Twelve Steps to Developing an Effective First Draft of your Manuscript
You should now have detailed notes you can use to write your draft paper. If you don??thave one already, it may help to prepare an outline for each section which includes anumber of major headings, sub-headings and paragraphs covering different points.
At this point you will need to convert your notes and outline into narrative form.Some people recommend that you begin with the Introduction and continue in orderthrough each section of the paper to help ensure flow. Others suggest that you beginwith the easiest sections, which are usually the Methods and Results, followed by theDiscussion, Conclusion, Introduction, References and Title, leaving the Abstract untilthe end. The main thing is to begin writing and begin filling up the blank screen or pieceof paper.1. Consolidate all the information. Ensure you have everything you need to writeefficiently, i.e., all data, references, drafts of tables and figures, etc.2. Target a journal. Determine the journal to which you plan to submit yourmanuscript and write your manuscript according to the focus of the targeted journal.The focus may be clearly stated within the journal or may be determined by examiningseveral recent issues of the targeted journal.3. Start writing. When writing the first draft, the goal is to put something down onpaper, so it does not matter if sentences are incomplete and the grammar incorrect,provided that the main points and ideas have been captured. Write when your energy ishigh, not when you are tired. Try to find a time and place where you can think and writewithout distractions.4. Write quickly. Don't worry about words, spelling or punctuation at all at this stage,just ideas. Keep going. Leave gaps if necessary. Try to write quickly, to keep the flowgoing. Use abbreviations and leave space for words that do not come to mindimmediately.5. Write in your own voice. Expressing yourself in your own way will help you to saywhat you mean more precisely. It will be easier for your reader if they can ??hear?? yourvoice.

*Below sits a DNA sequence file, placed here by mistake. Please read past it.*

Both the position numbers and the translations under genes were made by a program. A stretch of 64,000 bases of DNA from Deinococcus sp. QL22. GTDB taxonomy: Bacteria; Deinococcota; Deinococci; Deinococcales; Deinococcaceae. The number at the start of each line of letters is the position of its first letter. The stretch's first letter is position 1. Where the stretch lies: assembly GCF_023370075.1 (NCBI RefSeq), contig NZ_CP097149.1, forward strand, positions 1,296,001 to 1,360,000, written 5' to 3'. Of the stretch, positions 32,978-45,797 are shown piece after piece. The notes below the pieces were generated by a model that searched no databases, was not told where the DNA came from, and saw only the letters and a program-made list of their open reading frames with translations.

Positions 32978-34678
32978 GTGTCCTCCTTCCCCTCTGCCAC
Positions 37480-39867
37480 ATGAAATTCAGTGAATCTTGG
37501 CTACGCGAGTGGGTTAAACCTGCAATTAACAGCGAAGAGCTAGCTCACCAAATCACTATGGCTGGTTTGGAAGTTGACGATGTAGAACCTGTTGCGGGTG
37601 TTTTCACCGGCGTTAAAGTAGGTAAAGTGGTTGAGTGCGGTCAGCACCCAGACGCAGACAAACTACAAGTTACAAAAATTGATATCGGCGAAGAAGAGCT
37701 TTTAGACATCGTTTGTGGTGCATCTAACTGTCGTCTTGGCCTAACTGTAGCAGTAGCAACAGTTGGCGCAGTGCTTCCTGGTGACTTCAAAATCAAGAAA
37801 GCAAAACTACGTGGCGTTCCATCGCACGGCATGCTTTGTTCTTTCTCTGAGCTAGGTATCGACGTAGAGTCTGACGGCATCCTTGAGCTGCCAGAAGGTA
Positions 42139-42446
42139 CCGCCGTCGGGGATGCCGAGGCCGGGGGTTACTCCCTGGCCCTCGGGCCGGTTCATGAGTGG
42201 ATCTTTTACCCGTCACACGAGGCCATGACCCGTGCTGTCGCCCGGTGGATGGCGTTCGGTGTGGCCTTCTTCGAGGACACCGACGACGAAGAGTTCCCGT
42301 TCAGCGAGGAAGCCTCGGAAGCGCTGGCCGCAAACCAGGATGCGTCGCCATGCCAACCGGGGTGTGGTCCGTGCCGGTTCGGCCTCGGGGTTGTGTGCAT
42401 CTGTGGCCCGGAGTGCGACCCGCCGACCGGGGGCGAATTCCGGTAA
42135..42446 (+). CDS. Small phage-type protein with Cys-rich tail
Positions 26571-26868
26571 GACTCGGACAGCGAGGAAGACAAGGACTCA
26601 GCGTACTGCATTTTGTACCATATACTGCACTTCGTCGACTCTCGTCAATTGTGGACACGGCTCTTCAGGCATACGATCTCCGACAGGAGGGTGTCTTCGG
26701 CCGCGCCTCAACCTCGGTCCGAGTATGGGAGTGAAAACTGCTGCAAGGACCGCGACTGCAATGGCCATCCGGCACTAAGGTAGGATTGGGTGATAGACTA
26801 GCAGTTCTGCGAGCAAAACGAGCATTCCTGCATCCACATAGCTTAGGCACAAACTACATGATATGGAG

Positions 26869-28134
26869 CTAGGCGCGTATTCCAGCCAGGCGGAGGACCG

6. Write without editing. Don't try to get it right the first time. Resist the temptation toedit as you go. Otherwise, you will tend to get stuck and waste time. If you try to writeand edit at the same time, you will do neither well.7. Keep to the plan of your outline. Use the headings from your outline to focus whatyou want to say. If you find yourself wandering from the point, stop and move on to thenext topic in the outline.8. Write the paper in parts. Don't attempt to write the whole manuscript at once,instead, treat each section as a mini essay. Look at your notes, think about the goal ofthat particular section and what you want to accomplish and say.9. Put the first draft aside. Put
aside your first draft for at least one day. The idea ofwaiting a day or more is to allow you to "be" another person. It is difficult to proofreadand edit your own work; a day or more between creation and critique helps.10. Revise it. Revise it and be prepared to do this several times until you feel it is notpossible to improve it further. The objective is to look at your work not as its author, butas a respectful but stern critic. Does each sentence make sense? In your longersentences, can you keep track of the subject at hand? Do your longer paragraphsfollow a single idea, or can they be broken into smaller paragraphs? These are some ofthe questions you should ask yourself.11. Revise for clarity and brevity. Revise sentences and paragraphs with specialattention to clearness. For maximum readability, most sentences should be about 15-20 words. For a scientific article, paragraphs of about 150 words in length areconsidered optimal. Avoid using unnecessary words.12. Be consistent. Often a manuscript has more than one author and therefore thewriting may be shared. However, the style needs to be consistent throughout. The firstauthor must go through the entire manuscript and make any necessary editorialchanges before submitting the manuscript to the journal.